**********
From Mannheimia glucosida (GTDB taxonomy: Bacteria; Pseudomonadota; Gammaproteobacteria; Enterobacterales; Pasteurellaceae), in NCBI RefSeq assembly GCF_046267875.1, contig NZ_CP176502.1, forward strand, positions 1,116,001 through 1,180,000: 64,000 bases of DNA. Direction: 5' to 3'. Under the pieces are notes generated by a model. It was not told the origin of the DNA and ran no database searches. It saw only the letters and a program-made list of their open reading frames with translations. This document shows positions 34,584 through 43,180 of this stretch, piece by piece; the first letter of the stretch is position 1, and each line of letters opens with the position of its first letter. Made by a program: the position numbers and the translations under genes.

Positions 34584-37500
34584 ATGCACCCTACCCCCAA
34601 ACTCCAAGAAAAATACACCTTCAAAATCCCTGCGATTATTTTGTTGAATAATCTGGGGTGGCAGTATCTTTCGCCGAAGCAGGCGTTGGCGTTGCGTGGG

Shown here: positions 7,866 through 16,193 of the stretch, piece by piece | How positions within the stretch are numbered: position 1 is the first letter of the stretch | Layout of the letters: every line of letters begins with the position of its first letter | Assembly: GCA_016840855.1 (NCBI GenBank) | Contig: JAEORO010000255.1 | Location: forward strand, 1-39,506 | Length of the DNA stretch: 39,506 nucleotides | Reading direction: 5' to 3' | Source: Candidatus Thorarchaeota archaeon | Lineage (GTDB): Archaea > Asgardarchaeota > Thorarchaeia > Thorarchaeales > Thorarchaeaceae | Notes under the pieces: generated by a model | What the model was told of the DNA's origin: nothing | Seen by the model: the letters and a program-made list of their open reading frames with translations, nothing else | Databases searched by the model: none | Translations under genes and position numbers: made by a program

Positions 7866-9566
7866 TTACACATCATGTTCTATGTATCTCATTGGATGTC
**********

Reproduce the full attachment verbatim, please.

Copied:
From Mannheimia glucosida (GTDB taxonomy: Bacteria; Pseudomonadota; Gammaproteobacteria; Enterobacterales; Pasteurellaceae), in NCBI RefSeq assembly GCF_046267875.1, contig NZ_CP176502.1, forward strand, positions 1,116,001 through 1,180,000: 64,000 bases of DNA. Direction: 5' to 3'. Under the pieces are notes generated by a model. It was not told the origin of the DNA and ran no database searches. It saw only the letters and a program-made list of their open reading frames with translations. This document shows positions 34,584 through 43,180 of this stretch, piece by piece; the first letter of the stretch is position 1, and each line of letters opens with the position of its first letter. Made by a program: the position numbers and the translations under genes.

Positions 34584-37500
34584 ATGCACCCTACCCCCAA
34601 ACTCCAAGAAAAATACACCTTCAAAATCCCTGCGATTATTTTGTTGAATAATCTGGGGTGGCAGTATCTTTCGCCGAAGCAGGCGTTGGCGTTGCGTGGG

Shown here: positions 7,866 through 16,193 of the stretch, piece by piece | How positions within the stretch are numbered: position 1 is the first letter of the stretch | Layout of the letters: every line of letters begins with the position of its first letter | Assembly: GCA_016840855.1 (NCBI GenBank) | Contig: JAEORO010000255.1 | Location: forward strand, 1-39,506 | Length of the DNA stretch: 39,506 nucleotides | Reading direction: 5' to 3' | Source: Candidatus Thorarchaeota archaeon | Lineage (GTDB): Archaea > Asgardarchaeota > Thorarchaeia > Thorarchaeales > Thorarchaeaceae | Notes under the pieces: generated by a model | What the model was told of the DNA's origin: nothing | Seen by the model: the letters and a program-made list of their open reading frames with translations, nothing else | Databases searched by the model: none | Translations under genes and position numbers: made by a program

Positions 7866-9566
7866 TTACACATCATGTTCTATGTATCTCATTGGATGTC